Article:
Advocacy In Mental Illness

2259 Words 10 Pages
Daniel Elia
College Writing II
Professor Bellinson

Advocacy in Mental Illness: Defeating Stigma and Improving the Healthcare System
When pilot Andreas Lubitz crashed his airliner into the Alps, killing the 150 passengers on board, people were confused as to his motivations. Investigators went through his records and found that he had been taking neuroleptic medication, and to some extent that they had been involved in the outcome of the incident. Similarly, James Homes, who was behind the rampage murders on the midnight release of Batman, defense lies on that he was insane, and that his medications may have prompted a psychotic episode. These faces of evil are tied not just to their crimes, but to their illnesses and medications. This correlates
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In the U.S only about 1 out of 2 people seek care for mental illness (NAMI). Given the previous example, 50 percent of the homicides may have been preventable had proper treatment occurred. A large reason why people do not seek treatment is due to the stigma surrounding mental health. It has been found that the greatest contributor to the decrease in the stigma of mental health is actually knowing someone with a mental health issue. In a census done on the American public, 61 percent of individuals believed that those with schizophrenia were violent. The U.S. Department of health and human services plans to start a campaign Called Real Men, which hopes to alleviate some of the distress regarding mental illness. The air force was able to cut back deaths due to suicide by 50 percent after implementing a similar campaign. Campaigns that promote the understanding of mental health may ultimately cause a shift in the public perception regarding mental …show more content…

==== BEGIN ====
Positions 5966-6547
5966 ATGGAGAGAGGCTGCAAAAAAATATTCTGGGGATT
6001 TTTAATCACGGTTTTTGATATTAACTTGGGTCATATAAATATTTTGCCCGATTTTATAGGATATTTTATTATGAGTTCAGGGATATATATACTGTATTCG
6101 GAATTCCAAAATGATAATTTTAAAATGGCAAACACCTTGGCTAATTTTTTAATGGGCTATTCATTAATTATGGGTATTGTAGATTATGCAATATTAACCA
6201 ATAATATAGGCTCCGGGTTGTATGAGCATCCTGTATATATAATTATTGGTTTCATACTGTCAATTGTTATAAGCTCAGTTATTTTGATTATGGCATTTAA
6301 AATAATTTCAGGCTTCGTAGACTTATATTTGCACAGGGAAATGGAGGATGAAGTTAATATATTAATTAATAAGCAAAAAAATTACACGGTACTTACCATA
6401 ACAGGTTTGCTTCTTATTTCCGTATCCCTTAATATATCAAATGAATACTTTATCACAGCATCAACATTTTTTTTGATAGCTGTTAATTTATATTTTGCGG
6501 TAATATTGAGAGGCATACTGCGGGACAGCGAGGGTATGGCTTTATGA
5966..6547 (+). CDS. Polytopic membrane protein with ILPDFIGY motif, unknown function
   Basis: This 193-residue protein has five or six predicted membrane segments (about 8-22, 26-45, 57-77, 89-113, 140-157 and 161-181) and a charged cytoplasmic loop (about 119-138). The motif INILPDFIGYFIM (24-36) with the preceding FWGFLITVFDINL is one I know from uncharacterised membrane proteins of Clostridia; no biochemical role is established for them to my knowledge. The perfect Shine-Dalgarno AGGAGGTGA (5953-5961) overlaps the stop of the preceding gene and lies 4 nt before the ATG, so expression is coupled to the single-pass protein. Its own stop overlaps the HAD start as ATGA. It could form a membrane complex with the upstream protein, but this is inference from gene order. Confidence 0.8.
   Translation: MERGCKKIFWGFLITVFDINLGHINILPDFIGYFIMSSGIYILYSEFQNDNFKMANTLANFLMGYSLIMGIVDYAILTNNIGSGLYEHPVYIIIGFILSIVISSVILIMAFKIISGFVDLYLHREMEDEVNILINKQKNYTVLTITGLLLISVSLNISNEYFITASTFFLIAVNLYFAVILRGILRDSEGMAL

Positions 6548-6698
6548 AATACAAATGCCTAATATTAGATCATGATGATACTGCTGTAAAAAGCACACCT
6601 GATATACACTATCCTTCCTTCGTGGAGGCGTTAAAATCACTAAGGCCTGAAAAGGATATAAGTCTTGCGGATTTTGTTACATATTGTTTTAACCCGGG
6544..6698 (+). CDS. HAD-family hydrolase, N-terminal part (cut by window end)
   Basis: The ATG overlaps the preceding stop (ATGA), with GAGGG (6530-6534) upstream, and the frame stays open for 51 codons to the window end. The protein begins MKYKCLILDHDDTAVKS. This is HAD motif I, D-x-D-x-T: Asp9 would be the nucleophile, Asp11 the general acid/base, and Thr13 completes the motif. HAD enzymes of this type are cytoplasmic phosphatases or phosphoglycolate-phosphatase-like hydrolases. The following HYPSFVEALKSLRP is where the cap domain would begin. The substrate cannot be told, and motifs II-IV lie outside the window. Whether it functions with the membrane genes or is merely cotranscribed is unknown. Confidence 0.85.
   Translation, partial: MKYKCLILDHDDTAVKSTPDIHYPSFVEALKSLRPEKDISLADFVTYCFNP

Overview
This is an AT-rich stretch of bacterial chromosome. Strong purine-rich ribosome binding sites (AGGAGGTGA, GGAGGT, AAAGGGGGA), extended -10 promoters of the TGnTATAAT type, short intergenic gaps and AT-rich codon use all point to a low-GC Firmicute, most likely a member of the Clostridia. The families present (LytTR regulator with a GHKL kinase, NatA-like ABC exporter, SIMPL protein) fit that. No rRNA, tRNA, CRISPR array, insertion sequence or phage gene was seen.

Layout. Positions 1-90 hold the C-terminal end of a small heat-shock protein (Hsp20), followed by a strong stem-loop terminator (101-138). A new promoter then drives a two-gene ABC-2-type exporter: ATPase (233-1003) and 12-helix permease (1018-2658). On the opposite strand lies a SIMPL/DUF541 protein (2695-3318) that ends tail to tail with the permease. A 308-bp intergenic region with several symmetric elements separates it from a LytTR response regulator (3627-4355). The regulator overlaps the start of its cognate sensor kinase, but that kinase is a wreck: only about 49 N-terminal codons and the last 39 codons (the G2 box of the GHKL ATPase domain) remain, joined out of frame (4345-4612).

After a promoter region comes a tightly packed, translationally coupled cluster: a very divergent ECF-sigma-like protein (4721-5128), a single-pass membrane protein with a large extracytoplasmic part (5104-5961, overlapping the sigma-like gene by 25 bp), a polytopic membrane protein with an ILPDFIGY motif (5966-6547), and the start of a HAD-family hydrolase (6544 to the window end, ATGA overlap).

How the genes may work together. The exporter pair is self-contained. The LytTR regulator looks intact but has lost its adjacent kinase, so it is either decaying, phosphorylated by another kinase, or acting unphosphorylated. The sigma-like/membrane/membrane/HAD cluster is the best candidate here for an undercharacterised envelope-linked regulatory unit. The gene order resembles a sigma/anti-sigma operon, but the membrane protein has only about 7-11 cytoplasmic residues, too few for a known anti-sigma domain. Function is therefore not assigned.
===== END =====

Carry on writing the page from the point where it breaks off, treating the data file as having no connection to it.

After committing a violent act that forced him to stay at a mental hospital, Bradley Cooper finds salvation in dance. The character routinely avoids his medication, seen pocketing his meds and ultimately not taking them. Critics of the movie suggested that this would increase noncompliance for those on psychiatric medications, which is already a problem faced by the mental healthcare system (citation). While the story is good, Bradley Cooper’s character is still seen as violent and unstable, and the message of not needing one’s medication is detrimental to those with mental

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